Island Officials and Community Influencers.
Gilbert S.C. Keith-Agaran and Alfredo G. Evangelista, Assistant Editor
New Year 2021 exploded with the usual persistent weeks of literal evening fireworks shows—loud, disruptive displays scaring family pets and keeping residents with allergies in-doors, as much as effectively chasing away any bad spirits lingering from the prior year.
2020 upended ordinary ways of living, especially trying to stay in business or on the job or simply maintaining family and social ties. While the quick development of effective vaccines may restore some normalness by the Fall, September still seems a long way off. This winter also began the slow slouching towards the end of the tumultuous administration of the 45th President of the United States, Donald J. Trump. Hawai‘i predictably voted for former Vice-President Joseph Biden but Trump did improve noticeably his support in the islands. Locally, voters elected one new County Council member and re-elected the remaining Council incumbents and the entire Maui legislative delegation. While at press time, the fallout from the insurrection disrupting the ministerial certification of the Electoral College vote by Congress on January 6th is far from clear (the FBI recently warned of “armed protests” at all 50 state capitols and the U.S. capitol for the week leading to the Biden Inauguration on January 20th), locally elected officials and community influencers appear more optimistic about the coming year.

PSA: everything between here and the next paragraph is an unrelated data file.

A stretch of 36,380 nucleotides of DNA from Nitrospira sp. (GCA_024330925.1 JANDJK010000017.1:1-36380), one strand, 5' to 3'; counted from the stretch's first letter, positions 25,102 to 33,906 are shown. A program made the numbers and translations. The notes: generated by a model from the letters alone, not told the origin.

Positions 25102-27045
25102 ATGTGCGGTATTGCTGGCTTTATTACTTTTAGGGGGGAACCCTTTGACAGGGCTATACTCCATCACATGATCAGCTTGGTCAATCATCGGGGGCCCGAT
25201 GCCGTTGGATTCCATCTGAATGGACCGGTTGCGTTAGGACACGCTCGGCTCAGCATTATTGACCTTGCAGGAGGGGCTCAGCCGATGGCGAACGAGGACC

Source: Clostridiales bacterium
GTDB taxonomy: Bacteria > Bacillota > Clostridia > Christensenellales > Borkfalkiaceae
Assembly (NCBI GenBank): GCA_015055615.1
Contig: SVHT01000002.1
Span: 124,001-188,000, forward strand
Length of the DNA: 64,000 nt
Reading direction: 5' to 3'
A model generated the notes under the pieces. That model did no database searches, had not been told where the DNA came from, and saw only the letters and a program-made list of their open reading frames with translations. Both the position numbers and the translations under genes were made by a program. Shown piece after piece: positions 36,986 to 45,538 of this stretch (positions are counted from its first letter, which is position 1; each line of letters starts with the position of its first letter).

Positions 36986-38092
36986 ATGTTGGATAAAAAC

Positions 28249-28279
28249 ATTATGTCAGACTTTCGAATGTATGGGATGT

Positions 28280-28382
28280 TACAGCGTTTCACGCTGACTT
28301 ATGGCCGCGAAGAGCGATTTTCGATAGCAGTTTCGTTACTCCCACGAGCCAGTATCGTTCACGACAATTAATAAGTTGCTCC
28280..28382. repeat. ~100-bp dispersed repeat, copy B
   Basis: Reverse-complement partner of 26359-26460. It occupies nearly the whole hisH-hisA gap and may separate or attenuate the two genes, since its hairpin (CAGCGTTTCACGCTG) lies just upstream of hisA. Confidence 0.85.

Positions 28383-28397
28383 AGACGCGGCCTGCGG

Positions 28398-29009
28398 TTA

The state remains under amended and re-issued emergency proclamations from Governor David Ige, with Maui Nui local rules from Mayor Michael Victorino. The lockdowns and limits on business operations and gatherings depressed Hawai‘i’s economy as the State unemployment rate remains among the largest in the nation. The testing requirements and mandatory quarantine for travelers severely hampered the main economic engine of transpacific tourism and economists expect little growth in the near term.